Allison, along with German refuse service company Frankfurter Entsorgungs-und Service (FES) has subjected its fully automatic transmissions to a rigorous seven-year test to prove longevity and reliability using a fully synthetic TES-295 fully synthetic transmission fluid (in this case, Castrol TranSynd,) demonstrating the extended service intervals and positive effect on vehicle uptime, maintenance and operating cost.
After approximately seven years and more than 14,000 hours of operation per truck, FES reported that the Allison fully automatic transmissions ran virtually free of wear and tear, and without needing a single oil change.
The FES fleet comprises about 100 vehicles fitted with Allison transmissions driven with TES-295 fluid.
For the seven-year test, eight Mercedes-Benz Econic rear loaders equipped with OM 926 LA engines and Allison 3000 Series transmissions were strictly monitored.
When put into service, each was filled with 32 litres of TranSynd fluid, and then used in normal operation, collecting mainly residual waste, wastepaper and packaging, five days a week on average nine for hours a day.
Every six months each vehicle underwent a thorough inspection: checking the transmission and drivetrain for defects, measuring the oil level, and taking oil samples.
Analysing oil test samples was critical to determining how long the TES-295 transmission fluid could be used in severe-duty applications such as refuse collection.
Based on Allison's recommended service intervals, oil filters were replaced after 3,000 hours of operation, with samples showing that oil viscosity and composition remained constant during the seven-year test phase.
No oil changes were needed, and only six litres of fresh TES-295 fluid were required to compensate for oil loss during filter changes. In total, each vehicle needed only four filter changes, and 24 additional litres of TES-295 transmission fluid during the test.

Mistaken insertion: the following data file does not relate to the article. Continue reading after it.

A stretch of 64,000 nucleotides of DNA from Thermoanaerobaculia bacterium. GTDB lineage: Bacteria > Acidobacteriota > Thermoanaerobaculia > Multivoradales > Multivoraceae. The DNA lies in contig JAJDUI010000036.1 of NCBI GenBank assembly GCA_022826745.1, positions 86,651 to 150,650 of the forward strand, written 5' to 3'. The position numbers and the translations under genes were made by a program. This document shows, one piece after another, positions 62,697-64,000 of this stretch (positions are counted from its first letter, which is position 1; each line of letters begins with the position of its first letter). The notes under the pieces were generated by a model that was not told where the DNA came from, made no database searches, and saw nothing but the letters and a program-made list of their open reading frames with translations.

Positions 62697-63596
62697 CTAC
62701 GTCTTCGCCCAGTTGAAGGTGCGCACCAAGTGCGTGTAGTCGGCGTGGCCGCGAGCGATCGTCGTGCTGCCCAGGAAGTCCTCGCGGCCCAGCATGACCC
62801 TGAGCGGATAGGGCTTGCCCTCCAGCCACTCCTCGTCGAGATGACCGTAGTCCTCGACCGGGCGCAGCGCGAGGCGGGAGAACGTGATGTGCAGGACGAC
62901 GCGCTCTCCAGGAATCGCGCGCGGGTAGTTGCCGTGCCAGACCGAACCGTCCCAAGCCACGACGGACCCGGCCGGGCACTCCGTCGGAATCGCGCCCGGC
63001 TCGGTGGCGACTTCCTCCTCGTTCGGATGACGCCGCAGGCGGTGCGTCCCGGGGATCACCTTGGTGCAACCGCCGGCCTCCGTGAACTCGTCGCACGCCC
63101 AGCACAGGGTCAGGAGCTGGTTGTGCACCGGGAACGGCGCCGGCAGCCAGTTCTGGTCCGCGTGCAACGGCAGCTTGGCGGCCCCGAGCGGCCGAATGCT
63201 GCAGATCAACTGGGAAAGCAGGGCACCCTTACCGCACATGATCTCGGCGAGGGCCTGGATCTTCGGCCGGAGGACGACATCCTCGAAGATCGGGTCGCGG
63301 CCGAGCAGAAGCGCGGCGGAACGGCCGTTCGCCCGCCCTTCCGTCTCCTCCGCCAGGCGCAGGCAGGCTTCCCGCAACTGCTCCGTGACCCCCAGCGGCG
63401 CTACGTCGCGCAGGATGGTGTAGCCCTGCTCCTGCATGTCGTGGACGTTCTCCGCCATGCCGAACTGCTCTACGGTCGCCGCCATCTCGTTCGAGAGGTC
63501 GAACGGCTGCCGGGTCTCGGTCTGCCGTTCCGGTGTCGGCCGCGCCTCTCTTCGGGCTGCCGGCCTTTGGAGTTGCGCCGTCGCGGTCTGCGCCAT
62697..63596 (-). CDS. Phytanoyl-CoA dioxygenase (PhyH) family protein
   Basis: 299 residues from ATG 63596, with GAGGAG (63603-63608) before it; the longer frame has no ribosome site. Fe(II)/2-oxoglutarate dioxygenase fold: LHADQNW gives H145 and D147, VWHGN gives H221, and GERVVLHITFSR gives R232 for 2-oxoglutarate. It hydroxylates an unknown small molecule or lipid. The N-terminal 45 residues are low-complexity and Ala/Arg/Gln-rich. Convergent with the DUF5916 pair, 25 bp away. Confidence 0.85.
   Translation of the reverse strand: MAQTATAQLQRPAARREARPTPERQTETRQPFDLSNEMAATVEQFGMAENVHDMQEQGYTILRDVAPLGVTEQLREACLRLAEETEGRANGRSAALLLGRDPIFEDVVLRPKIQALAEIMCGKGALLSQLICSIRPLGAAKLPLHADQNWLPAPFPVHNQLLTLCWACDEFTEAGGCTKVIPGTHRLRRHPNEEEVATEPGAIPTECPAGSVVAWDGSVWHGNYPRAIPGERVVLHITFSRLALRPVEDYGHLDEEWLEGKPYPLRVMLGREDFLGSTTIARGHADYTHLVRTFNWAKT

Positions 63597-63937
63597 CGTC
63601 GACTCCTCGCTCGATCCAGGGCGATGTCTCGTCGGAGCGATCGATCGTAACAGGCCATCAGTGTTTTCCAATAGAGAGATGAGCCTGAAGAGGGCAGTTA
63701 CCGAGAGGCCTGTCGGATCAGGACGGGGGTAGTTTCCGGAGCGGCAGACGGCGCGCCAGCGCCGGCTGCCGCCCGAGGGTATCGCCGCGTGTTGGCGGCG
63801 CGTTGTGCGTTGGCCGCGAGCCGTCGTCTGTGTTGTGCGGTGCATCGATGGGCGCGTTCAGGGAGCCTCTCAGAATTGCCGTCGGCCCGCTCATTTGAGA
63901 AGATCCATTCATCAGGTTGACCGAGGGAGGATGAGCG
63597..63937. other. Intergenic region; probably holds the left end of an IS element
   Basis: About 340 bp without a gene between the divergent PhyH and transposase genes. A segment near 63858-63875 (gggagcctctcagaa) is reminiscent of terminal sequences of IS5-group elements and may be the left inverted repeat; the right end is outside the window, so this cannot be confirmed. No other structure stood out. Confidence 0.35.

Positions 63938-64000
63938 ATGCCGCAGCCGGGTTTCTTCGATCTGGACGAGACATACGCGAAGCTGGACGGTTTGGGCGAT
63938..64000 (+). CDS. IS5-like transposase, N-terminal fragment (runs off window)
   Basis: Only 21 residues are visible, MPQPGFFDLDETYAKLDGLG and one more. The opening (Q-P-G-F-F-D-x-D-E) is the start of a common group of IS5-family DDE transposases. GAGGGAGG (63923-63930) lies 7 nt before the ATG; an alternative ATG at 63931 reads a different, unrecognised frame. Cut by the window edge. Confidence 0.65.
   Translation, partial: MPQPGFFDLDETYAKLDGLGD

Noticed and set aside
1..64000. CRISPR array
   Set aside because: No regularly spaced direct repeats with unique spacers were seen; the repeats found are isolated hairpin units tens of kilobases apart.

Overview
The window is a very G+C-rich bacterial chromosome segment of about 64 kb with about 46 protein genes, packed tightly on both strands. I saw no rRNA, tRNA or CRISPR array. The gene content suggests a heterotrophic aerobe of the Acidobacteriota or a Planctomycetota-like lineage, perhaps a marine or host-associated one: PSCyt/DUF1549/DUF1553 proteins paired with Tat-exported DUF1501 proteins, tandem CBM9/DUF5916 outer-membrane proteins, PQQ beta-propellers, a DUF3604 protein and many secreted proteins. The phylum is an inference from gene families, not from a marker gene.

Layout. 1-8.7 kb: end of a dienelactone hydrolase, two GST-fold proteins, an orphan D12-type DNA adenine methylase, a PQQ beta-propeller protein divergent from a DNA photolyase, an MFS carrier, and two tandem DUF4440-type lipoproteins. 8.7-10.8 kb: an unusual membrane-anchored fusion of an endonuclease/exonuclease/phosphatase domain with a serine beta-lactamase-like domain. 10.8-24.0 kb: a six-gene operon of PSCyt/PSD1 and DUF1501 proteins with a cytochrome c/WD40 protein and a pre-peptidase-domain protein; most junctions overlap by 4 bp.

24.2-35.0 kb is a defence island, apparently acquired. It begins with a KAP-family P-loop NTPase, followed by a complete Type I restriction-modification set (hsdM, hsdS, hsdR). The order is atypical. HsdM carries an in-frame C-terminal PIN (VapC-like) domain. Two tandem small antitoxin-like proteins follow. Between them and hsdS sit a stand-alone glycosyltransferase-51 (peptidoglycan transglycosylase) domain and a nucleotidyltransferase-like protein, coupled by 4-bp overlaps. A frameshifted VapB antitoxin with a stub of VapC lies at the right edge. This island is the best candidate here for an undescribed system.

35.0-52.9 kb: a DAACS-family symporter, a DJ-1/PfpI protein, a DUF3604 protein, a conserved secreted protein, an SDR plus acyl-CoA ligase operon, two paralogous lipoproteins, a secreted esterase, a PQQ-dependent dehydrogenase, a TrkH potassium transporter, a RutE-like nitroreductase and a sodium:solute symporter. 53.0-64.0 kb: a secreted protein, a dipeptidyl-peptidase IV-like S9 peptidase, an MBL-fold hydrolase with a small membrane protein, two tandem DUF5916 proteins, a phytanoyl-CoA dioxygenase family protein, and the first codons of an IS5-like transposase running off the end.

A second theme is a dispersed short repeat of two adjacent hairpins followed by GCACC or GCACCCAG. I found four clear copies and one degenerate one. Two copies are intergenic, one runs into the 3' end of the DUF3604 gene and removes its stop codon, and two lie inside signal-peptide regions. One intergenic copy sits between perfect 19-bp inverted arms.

Once the endurance test was complete, two transmissions were completely disassembled and thoroughly examined to comprehensively check transmission health. One was removed from a vehicle in operation for 14,219 hours and 162,609km; the other for 13,344 hours and 168,141km.
Upon examination transmission parts were still in excellent condition. The torque converter lock-up clutch showed only minimal wear, typical in the stop and go duty-cycle of refuse collection applications, and it was the only component replaced during the re-assembly process.
This extreme use of the TES-295 transmission fluid was only possible because all vehicles were subject to regular, extensive controls during the endurance test. Close monitoring was crucial to ensuring transmission health, as deteriorated fluid can result in insufficient protection from corrosion or reduced shifting quality.
Despite the excellent test results, Allison Transmission recommends waste management fleets change TES-295 fluids such as TranSynd after 240,000km, 6,000 hours or 48 months – whichever occurs first. Compared to conventional mineral oil-based transmission fluids, recommended service intervals for TES-295 fluids are up to 12 times longer.
While no oil changes were necessary during the FES endurance test, a comparable vehicle with 13,300 hours of operation would have required 26 recommended mineral oil changes versus only two recommended oil changes using TranSynd.
“We are happy we took part in this test because it has demonstrated that our fleet can rely on Allison transmissions in combination with TranSynd,” said Uwe Klein, workshop manager at FES.
“The test in Frankfurt went great. We gathered comprehensive data and gained experience while delivering benefits from the extended service intervals to the customer,” said Steve Graddy, service engineer at Allison Transmission, who oversaw the test across the entire period.
“It has been demonstrated that further reductions in life cycle costs can be achieved with the combination of Allison fully automatic transmissions and fully-synthetic TES-295 transmission fluids such as TranSynd,” he added.